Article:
As soon as I checked in I headed out for some Indian food on Mahabandoola street - a filling masala dosa for 800mmk - and walked around the neighbourhood. There are many street food stalls everywhere selling handmixed noodle salads, boiled corn, fresh fruit and a variety of deep fried goods. In the evening, I walked about a half hour to the Shwedagon Pagoda, paying a hefty 8000mmk (or $9) to enter. I left my shoes at the entrance (or you can get them bagged to hold onto) and proceeded up the staircases from the South entrance (you can pay the fee at the top). As it was already 7pm it was a lot cooler out and the climb was bearable in the heat. The last rays onf sun illuminated the pagoda, and artificial lighting flickered on when it set. There are stations around the stupa marking each day of the week, so if you know which day you were born on, this is where you pray. It is useful to remember to keep your feet to yourself when you sit, ideally cross legged. When I sat down with my legs to one side I had someone come up and gesture for me to retract my feet. Upon leaving, I noted that the going rate for taxis to Sule Paya was 2500mmk, or 2000mmk if you walk a little further away. Walking another few minutes southbound, I caught a bus into town for 200mmk instead. By 8pm, most food stalls were already closed so I got some boiled corn for 300mmk on Merchant Road before going back to the Guesthouse to sleep.
     In the morning, I left the guesthouse at around 7am and the city was still sleeping. The morning market on 42nd, however, was bustling. I ended up buying a knife for 1000mmk and two large mangoes for 800mmk, and as I was eating one on a street corner a man came up to give me a tissue to wipe off my hands and face. The kindness of the Myanmar people continues to surprise me, and I am quickly forgetting the world in which smiling is not as genuine as here in Myanmar.

pangkor getaway

may 5, 2014
Nazri Nipah Camp
     I'm probably crazy. I'd just arrived in Kuala Lumpur on Saturday and already the next day I decided to head off on a 7h journey to Pulau Pangkor. Pangkor island is a small island located a little over half the way from KL to Georgetown. Weekends see swarms of local tourists, while the week days give way to relatively empty beaches. Fresh out of final exams and off the plane into a foreign culture, I decided that it would do me good to acclimatize to Malay culture and weather in a kampung atmosphere and get to know the metropolis of KL afterwards. So, while my Burmese visa was being arranged in the capital, I headed off for 2 nights of island time.
In the pink bus
      Busses to Lumut leave from Puduraya Bus Station (the hub for most connections in KL) frequently, I got to the station around 9am and caught one almost immediately. Tickets are sold on the third floor, and I paid 28MYR to Lumut, where we arrived five hours later after changing busses once. The ferry terminal is a two minute walk from the bus station, and ferries run every 45 minutes between Lumut and the island, but make sure to get off at the second stop. From there, you can take the vastly overpriced (probably because it's the only transport available) pink taxi for 15 MYR to Nazri Nipah Camp, a chilled out reggae hostel in Teluk Nipah. The dormitory was up for 20 MYR, and the hostel's got a great hang out area with hammocks. There's a kitchen and wifi is available. I spent the following day exploring the island with a friend who had a motorbike. Although there isn't all that much to see, Pangkor is a nice, quiet island for a few days getaway - but bring enough cash in case you get stuck.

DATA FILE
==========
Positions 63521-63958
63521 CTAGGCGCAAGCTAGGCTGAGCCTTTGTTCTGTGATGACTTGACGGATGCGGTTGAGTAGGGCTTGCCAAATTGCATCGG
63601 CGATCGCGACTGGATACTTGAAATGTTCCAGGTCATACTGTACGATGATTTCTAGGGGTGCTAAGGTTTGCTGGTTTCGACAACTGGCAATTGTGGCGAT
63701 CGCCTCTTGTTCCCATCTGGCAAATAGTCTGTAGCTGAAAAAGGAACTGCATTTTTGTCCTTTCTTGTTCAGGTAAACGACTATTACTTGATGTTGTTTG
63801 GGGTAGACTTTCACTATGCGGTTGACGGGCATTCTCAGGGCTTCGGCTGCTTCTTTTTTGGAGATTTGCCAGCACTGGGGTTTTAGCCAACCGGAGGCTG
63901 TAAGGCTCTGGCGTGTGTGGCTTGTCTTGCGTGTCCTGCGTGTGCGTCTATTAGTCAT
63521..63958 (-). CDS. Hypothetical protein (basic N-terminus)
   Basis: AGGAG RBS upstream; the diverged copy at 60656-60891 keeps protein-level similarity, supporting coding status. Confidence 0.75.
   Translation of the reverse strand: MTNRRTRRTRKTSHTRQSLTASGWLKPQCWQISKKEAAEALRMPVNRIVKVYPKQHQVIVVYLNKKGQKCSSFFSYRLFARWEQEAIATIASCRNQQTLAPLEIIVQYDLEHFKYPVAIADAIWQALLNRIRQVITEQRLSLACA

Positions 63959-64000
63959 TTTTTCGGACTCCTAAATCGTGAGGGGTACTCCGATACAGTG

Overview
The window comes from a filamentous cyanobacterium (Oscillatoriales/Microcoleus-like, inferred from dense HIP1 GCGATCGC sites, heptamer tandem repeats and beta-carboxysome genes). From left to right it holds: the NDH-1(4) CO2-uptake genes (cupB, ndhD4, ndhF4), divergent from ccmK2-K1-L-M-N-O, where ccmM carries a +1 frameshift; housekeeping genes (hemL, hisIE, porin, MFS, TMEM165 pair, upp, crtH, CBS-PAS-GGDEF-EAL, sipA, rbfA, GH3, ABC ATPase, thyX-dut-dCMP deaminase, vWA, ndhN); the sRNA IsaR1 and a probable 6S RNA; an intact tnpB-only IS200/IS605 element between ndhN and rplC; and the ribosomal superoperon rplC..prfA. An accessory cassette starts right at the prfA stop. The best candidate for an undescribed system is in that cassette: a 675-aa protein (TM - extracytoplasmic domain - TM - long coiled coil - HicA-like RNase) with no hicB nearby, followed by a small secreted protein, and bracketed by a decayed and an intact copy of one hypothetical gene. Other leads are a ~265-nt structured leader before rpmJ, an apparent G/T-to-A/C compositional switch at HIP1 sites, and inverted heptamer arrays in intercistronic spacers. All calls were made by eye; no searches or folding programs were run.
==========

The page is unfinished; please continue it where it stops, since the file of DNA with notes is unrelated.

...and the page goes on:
guangzhou, take two

     Will I ever get lucky with Guangzhou? I've flown through the city three times already and I'll admit that at this point I'm actually curious about what it's like. China Southern Airlines puts you in a five star hotel, free of charge, if you've got a layover longer than 8h. Last May, I was shipped off to Vienna Hotel in the suburbs and couldn't figure out how to get into the city centre, so this time I prepared myself by searching up how to get downtown from Vienna Hotel and even printed out a map of the metro. I was ready.
     After my 13h flight from Vancouver, I got to in Guangzhou Baiyun at around 5pm. I told the man at the "transfer accommodation" desk that my connection wasn't until the next morning, and he ushered me off to fill out an arrival card and find my way to Departure Gate 9 with two other women in the same boat as I. Although the people handling the transfer accommodations barely spoke a word of English, we figured out that we'd been assigned to different hotels (who knows why? Maybe those women went to Vienna Hotel) and waited for our respective shuttles.
     Hao Yin Gloria Plaza Hotel, where I was taken, is an approx. 45min ride away from the airport, through the smoggy suburbs of Guangzhou. The man at the reception (who, unlike t Vienna Hotel, spoke English) told me that the nearest metro was a 30min cab ride away and the nearest supermarket a 10min ride. Regardless, I was pooped and all I wanted to do was pass out. There were no restaurants or food stalls nearby, the only meal options being a 24h KFC and buffet at the hotel restaurant for 88yuan (which, I later overheard, was pretty good). Instead, I enjoyed powdered soup, free tea and a CLIF bar in the privacy of my luxury bathtub in the luxury ensuite of my luxury room, after which I passed out on my luxury bed.
     I woke up in the morning to catch a 5:30 shuttle to the airport for my flight to KL. The hotel offered complimentary breakfast - served in a tv dinner-like box - of 2 eggs, 2 cherry tomatoes, a very fuzzy looking sweet loaf, white bread and a carton of vitasoy milk. Let's just say it was too early for milk and tomatoes, so I passed.
     It seems like suburban Guangzhou is filled with either empty slabs of concrete apartments or luxury hotels (which are almost as empty as the building skeletons nearby). Maybe CSA offers free accomodation for the sake of filling/using all these massive hotels? Massive is an understatement. The emptiness combined with the overly luxurious decoration and amount of space taken up by both Vienna and Hao Yin Gloria Hotels (and others, I assume) lend to an overall eerie feel to the place. I walked around the Gloria Hotel and found that the top floor was nothing but rooms facing a stretch of gym equipment, pool tables, couches and hammocks. It felt as though it was built to prepare for thousands of resort-loving guests and not the occasional few layover tourists. It felt incredibly weird. But one day, ONE DAY I will see Guangzhou!